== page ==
Sergio Pininfarina passes away aged 85
The automotive world mourns the death of Sergio Pininfarina, the legendary car designer behind the some of the supercar industry’s most historic concepts. From the Ferraris he is synonymous with to the many other manufacturers he worked with over the year, his insignia became a symbol of quality, slick design. More than that though Pininfarina was a patriot who had a hand in rebuilding Italy’s standing as a romantic and beautiful place.
Born Sergio Farina in Turin, Italy in 1926. Four years later his father, Battista “Pinin” Farina, founded a coachbuilding business that Sergio would run years later. The company (then Carrozzeria Pinin Farina) specialised in custom-made body designs for individual customers or for small-scale productions. Battista and Pinin Farina gained considerable recognition for the innovative Cisitalia 202 design, which became an attraction in the New York Museum of Modern Art.
Sergio himself would work with his father as early as 1946. Left out of the Paris Motor Show the father and son team drove to France and left two cars, the Lancia Aprilla cabriolet and the Alfa Romeo RC 2500 S, outside of the venue to garner the attention of guests and further grow the company’s reputation.
In 1950 he graduated from Turin Polytechnic with a degree in Mechanical Engineering and quickly joined his father’s company. It was one year later that Sergio was put in charge of an account that would go on to define him: Ferrari. Recalling the life-changing moment in 2006, Sergio said: “I was scared to death because Enzo Ferrari was already a legend in car racing and notorious for being difficult to deal with.” The two would of course go on to forge a long-lasting relationship that saw Sergio Pininfarina become instrumental to Ferrari’s designs.
Sergio Pininfarina was known as a innovator.
Ferrari Chairman, Luca di Montezemolo says it best: “Calling his relation with Ferrari legendary is insufficient. First with Enzo and then with me, he designed some of the most iconic models, such as the Testarossa or the Enzo, just to name two.”
Sergio showed a high work ethic from an early age and pushed for the company to expand. He was managing director by 1961 and became chairman in 1966 following the death of his father. It was at this time that Sergio changed his legal surname to Pininfarina. He led his business from the front for the next 40 years, designing cars for the biggest names in the industry.
It is fair to say that Sergio would change the way supercars were made in numerous ways, but one specific innovation was the mid-mounted engine that became standard practice amongst car manufacturers, especially Ferrari. Every GT since the 1952 Ferrari 212 Inter Cabriolet came out of the factory doors bearing the name ‘Pininfarnia’, certainly an achievement in his long relationship with the company.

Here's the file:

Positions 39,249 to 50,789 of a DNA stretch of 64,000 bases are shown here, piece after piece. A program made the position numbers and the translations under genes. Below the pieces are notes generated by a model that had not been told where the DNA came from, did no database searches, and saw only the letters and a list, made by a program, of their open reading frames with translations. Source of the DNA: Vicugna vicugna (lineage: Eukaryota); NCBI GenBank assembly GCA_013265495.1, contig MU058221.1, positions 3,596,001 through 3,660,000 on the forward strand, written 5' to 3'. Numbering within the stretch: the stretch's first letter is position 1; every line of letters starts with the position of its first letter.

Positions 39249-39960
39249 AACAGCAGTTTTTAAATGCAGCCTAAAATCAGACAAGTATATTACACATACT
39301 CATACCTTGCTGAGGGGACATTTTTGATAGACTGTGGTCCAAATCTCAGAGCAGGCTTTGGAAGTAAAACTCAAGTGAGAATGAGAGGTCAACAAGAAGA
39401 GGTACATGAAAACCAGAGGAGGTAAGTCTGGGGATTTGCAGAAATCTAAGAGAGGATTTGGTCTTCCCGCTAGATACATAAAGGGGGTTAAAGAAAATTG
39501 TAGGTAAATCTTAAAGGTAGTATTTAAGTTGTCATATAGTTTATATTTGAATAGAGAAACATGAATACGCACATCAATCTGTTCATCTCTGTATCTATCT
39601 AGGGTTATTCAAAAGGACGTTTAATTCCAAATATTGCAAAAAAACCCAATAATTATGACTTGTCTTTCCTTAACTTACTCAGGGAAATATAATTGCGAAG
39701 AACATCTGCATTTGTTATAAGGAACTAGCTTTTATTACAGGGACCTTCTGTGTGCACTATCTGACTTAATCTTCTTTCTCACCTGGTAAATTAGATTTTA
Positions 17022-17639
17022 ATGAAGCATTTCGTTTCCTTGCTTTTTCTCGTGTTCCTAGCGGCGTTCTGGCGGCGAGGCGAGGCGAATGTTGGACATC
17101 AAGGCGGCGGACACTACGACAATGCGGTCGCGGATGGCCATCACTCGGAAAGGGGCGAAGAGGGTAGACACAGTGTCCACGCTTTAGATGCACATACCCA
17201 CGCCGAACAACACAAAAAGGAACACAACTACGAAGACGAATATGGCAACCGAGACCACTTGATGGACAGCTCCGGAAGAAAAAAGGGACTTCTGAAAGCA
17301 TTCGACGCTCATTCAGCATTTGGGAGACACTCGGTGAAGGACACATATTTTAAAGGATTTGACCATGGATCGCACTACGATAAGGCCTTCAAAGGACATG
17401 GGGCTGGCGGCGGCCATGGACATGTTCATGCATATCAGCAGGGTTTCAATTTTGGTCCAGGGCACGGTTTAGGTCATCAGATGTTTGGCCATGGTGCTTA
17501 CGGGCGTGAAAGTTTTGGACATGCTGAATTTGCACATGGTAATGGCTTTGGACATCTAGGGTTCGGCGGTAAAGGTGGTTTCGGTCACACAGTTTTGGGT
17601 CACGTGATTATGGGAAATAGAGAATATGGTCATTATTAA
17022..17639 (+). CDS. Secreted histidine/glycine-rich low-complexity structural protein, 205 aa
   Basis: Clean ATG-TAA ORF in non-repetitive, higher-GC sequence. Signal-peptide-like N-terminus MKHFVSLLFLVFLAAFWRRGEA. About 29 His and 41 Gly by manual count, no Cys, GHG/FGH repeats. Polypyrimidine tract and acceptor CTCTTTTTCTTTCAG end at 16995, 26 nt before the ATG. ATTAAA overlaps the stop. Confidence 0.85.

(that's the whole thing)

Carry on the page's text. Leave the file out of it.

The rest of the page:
From Ferrari, to Fiat, to Alfa Romeo, to Peugeot, to Cadillac and many others, car manufacturers looked to the Italian company for design expertise. Sergio was at the heart of it with trend-setting designs like the sharp edges and flat panels that became calling cards for him. His designs won Sergio plenty of awards, including a Cavaliere del Lavoro (Italy), a Royal Designer for Industry (UK), and a Designer Lifetime Achievement Award (US).
Sergio also showed on multiple occasions that he was ahead of his time. He was an early advocate of an environmentally friendly car industry, working hard to increase fuel economy and reduce carbon emissions. He held a great interest in hybrid vehicles and in 1972 opened Italy’s first wind tunnel. Today, Pininfarina has a high focus on electric cars going forward.
“An exceptional person who connected his name indissolubly with our history and our success. Sergio was one of the most important advocates of Made in Italy all over the world, a man who gave Italy credibility and splendor. An example not just of an entrepreneur, but also known for his civic duties, he spread with great passion for his country. He demonstrated it as President of Confindustria, Member of Parliament and Senator for life.” True words spoken once again by Sergio’s friend and business partner, Luca di Montezemolo.
Sergio Pininfarina was a proud Italian and helped his country change its fortunes coming out of World War II. Many accredit the countries strong standing in the fashion and design industry to the work put in by Pininfarina’s car designs in the early days.
From 1974 to 1977, Sergio rejoined Turin Polytechnic as Professor of Car Body Design. He was a member of European Parliament for the Italian Liberal Party from 1979 to 1988. He served as the head of Italy’s Industrial Employers Confederation from 1988 to 1992. In 2005 he was named as a Senator for life of the Italian Republic.
Sergio Pininfarina: 1926 - 2012
Sergio Pininfarina died in the town he was born, Turin, on July 3rd 2012 at the age of 85. He is survived by his wife (Georgia), his son (Paolo), and his daughter (Lorenza). He will be dearly missed by Italy and the car manufacturing industry.
By Daniel Walker